Physics 217 - Fall 1998

Electricity and Magnetism I

Prof. Stephen TeitelJinhao Ruan
office:B&L 455BB&L 478
office hours:Tues. 1:30-3:00, or by appointment Wed. 2:00-4:00, or by appointment

Lectures: Tuesday and Thursday, 9:40 - 10:55am, B&L 270

Recitations: Friday, 3:00 - 4:15pm, B&L 170

Homework: Problem sets will be assigned on a weekly basis. Solutions will be posted in the Physics Library on the third floor of B&L a few days after the due date. Homework must be handed in on time in lecture. Homework handed in late may be penalized at the discretion of the instructor. Homework handed in after the solutions are posted may receive a zero at the discretion of the instructor. All homeworks must be handed in, in order to receive a grade for this course. Students are encouraged to collaborate in discussing and solving homework problems - however each student must hand in an independently written solution.

Examinations: One midterm exam, covering mostly electrostatics, will be given during the recitation period towards the middle of the semester. The final will be given Saturday, December 19, at 4pm, and will cover the entire course, but with an emphasis on the latter half. Exams are closed book, but you will receive a copy of the formulas on the inside cover of Griffiths, and you may bring one cheat sheet consisting of one 8.5"x11" lined notebook-type page, with one line of writing per ruled line. For the midterm your cheat notes may cover only one side of one page - for the final you can use both sides of one page.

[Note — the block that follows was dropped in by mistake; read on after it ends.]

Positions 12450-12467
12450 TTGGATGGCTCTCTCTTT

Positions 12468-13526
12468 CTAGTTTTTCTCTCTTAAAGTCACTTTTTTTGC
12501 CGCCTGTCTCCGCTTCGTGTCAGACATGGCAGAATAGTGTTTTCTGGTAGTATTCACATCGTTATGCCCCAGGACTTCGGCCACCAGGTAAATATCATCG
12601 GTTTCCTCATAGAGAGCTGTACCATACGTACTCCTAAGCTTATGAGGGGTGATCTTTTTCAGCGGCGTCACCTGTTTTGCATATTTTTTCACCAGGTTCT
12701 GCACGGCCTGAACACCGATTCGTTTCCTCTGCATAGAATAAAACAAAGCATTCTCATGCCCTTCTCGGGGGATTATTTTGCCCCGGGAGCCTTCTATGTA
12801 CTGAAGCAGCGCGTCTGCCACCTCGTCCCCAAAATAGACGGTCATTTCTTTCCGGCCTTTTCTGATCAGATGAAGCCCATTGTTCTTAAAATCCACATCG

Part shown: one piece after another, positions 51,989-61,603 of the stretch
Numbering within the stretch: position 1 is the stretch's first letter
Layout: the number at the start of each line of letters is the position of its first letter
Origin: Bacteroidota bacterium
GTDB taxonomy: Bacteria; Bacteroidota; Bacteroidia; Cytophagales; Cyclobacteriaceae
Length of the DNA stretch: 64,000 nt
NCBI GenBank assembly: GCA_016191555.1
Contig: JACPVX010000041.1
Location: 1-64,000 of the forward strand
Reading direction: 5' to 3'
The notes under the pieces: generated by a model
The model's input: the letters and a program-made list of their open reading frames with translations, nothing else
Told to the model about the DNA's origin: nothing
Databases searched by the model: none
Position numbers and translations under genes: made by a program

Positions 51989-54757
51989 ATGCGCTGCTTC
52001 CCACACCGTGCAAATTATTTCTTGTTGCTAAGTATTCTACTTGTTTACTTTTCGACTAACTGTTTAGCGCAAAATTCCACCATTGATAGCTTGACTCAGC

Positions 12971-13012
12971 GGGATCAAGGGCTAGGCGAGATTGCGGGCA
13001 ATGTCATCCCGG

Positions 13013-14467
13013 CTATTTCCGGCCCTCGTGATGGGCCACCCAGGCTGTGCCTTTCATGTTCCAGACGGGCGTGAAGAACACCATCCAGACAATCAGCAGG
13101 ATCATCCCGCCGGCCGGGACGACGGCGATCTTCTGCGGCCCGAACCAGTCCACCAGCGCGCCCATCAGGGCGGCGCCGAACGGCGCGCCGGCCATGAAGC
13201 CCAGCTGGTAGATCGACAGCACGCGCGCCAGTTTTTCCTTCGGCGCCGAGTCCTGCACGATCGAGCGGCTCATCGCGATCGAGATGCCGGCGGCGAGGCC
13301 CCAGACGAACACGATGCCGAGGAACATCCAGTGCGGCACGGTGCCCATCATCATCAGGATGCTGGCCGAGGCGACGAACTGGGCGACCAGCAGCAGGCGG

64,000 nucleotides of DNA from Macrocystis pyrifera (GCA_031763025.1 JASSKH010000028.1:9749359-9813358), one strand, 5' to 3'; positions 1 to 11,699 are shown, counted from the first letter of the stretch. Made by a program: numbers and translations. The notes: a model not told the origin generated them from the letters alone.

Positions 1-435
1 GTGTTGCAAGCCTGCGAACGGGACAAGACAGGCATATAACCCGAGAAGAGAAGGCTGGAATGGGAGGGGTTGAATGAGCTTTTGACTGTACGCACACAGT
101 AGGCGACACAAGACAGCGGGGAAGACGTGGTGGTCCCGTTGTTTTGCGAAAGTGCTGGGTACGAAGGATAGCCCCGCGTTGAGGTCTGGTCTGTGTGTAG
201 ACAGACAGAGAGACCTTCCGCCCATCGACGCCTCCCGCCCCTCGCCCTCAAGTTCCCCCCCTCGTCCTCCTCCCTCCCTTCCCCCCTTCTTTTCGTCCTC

Grades: homework = 40%, midterm = 25%, final = 35%

Required Text: The required text, which will be followed quite closely, is Introduction to Electrodynamics, 2nd ed., by D.J. Griffiths. I hope to cover roughly Chapters 1-6 this semester.

Other books on reserve in the Physics Library are:

E.M. Purcell, Electricity and Magnetism (2nd ed.) - very readable, somewhat lower level than the course

R.P. Feynman, The Feynman Lectures v. 2 - classic work, best read for its physical insights, after you are already a bit familiar with things

J.D. Jackson, Classical Electrodynamics - the classic graduate level text

R.K. Wangsness, Electromagnetic Fields - another junior level text

M.H. Nayfeh and M.K. Brussel, Electricity and Magnetism - another junior level text

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